I wasn’t a big buyer of the Who VHS range. The tapes – at least the American tapes manufactured by CBS/Fox, were notorious among some of my friends for being bargain-basement quality. But I did buy the VHS of “Resurrection” just so I could see the second half as it was meant to be seen and heard!

While our son absolutely loved all the Daleks blowing each other to pieces, the most interesting thing to me about this story is that it writes Tegan out in a remarkably grim and unhappy way. The whole thing is relentlessly bleak – not just the entire supporting cast, but literally every character we see onscreen at all, save the resourceful mercenary Lytton and his two guards, all die – and part three of the story doesn’t just tread water as part threes in Doctor Who generally do, it’s tediously violent and gruesome while also barely advancing the plot. And so this is the point where Tegan decides that she just can’t stand it any more, and leaves. I think the final punch in her gut is the Doctor telling her that he intends to murder Davros. So when it’s finally safe to go because everyone is dead, she shakes the Doctor and Turlough’s hands and she’s gone before she bursts into tears. It’s so abrupt and sad, and it’s always punched me in the gut.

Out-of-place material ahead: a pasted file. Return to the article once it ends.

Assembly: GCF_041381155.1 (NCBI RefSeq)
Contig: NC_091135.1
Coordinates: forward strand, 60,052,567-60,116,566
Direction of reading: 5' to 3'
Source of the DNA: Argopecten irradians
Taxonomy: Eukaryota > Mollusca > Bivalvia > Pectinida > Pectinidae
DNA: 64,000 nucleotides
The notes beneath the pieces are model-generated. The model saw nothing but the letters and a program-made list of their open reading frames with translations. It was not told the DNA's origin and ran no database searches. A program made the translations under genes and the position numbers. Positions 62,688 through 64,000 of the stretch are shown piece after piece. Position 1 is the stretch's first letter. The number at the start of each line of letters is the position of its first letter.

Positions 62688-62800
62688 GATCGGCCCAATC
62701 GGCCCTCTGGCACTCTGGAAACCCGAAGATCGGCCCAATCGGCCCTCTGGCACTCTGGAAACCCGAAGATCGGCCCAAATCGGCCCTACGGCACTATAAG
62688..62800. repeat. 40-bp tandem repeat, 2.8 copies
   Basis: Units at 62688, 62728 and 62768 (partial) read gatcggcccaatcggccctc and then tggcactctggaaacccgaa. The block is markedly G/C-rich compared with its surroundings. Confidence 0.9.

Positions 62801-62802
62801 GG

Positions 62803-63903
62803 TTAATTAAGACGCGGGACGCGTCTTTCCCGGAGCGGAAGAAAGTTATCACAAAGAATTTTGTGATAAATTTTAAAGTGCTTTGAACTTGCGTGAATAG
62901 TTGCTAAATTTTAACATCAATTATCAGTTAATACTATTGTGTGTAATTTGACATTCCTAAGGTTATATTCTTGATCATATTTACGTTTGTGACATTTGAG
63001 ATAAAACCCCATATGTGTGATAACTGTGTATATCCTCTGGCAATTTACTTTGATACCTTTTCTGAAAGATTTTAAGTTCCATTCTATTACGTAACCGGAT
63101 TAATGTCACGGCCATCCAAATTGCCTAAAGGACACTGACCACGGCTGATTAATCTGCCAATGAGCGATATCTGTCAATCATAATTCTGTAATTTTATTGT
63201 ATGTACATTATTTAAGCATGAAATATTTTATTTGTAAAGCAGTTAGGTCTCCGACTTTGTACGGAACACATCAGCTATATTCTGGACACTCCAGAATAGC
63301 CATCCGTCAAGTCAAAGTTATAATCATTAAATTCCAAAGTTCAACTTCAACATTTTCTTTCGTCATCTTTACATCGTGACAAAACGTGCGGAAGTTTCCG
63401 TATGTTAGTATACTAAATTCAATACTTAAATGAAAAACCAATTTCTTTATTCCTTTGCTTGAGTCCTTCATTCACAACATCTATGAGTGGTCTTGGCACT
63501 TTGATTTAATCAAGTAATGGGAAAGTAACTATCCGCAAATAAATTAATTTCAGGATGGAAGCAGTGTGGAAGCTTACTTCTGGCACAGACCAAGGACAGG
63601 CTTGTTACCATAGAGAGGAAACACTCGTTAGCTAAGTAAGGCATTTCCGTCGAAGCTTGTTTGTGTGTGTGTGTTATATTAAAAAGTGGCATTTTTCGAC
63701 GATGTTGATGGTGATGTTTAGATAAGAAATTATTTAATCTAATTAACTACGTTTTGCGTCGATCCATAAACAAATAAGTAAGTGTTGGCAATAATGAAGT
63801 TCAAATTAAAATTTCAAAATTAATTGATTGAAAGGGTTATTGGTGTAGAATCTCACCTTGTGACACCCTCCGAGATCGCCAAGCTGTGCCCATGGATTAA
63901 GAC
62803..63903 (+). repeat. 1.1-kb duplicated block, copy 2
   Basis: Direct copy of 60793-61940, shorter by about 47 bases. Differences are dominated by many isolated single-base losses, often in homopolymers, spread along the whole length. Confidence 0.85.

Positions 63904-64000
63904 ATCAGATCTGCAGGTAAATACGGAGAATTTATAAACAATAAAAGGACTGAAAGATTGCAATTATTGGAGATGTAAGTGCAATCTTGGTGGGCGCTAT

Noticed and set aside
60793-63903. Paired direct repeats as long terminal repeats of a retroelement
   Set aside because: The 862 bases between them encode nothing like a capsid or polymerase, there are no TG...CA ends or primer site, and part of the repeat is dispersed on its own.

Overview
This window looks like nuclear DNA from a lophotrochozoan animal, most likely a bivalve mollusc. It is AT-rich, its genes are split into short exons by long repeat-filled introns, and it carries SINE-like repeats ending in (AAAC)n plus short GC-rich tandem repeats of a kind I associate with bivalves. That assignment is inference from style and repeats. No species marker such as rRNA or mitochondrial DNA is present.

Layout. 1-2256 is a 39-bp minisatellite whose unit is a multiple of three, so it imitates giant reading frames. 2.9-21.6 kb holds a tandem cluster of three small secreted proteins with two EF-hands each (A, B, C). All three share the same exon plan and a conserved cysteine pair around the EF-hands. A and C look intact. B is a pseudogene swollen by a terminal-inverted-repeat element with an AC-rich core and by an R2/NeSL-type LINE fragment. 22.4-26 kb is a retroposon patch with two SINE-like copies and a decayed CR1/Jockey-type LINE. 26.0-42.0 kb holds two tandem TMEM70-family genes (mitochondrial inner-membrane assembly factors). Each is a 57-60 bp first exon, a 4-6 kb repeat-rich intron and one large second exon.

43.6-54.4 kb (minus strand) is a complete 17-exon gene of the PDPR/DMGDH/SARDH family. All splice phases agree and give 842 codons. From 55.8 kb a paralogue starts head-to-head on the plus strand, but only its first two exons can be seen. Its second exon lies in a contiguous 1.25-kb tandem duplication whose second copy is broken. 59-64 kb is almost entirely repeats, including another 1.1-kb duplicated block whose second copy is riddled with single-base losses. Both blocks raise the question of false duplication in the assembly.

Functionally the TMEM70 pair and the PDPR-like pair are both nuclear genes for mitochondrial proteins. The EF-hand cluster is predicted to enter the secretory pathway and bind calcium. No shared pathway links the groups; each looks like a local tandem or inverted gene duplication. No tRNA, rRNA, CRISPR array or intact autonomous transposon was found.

I was talking with our son two nights ago about the idea of fan theories. He was talking with some other kids about connections in the Pixar universe, and how Andy’s mom in Toy Story might have been Jessie’s original owner. I told him that there were all sorts of fan theories in Doctor Who and that I’d tell him about one in a couple of days. That’s because the previous day, I saw that somebody had suggested that the gun used in the most recent episode, “Resolution,” came from the warehouse in this adventure.

A couple of other theories come to mind about this story. Tegan leaves with literally nothing but the clothes on her back. She doesn’t even have a handbag, and that miniskirt doesn’t look like it has pockets. I think she made a collect call and phoned her grandfather, who we met in “The Awakening,” and he took the train up from Little Hodcombe to get her.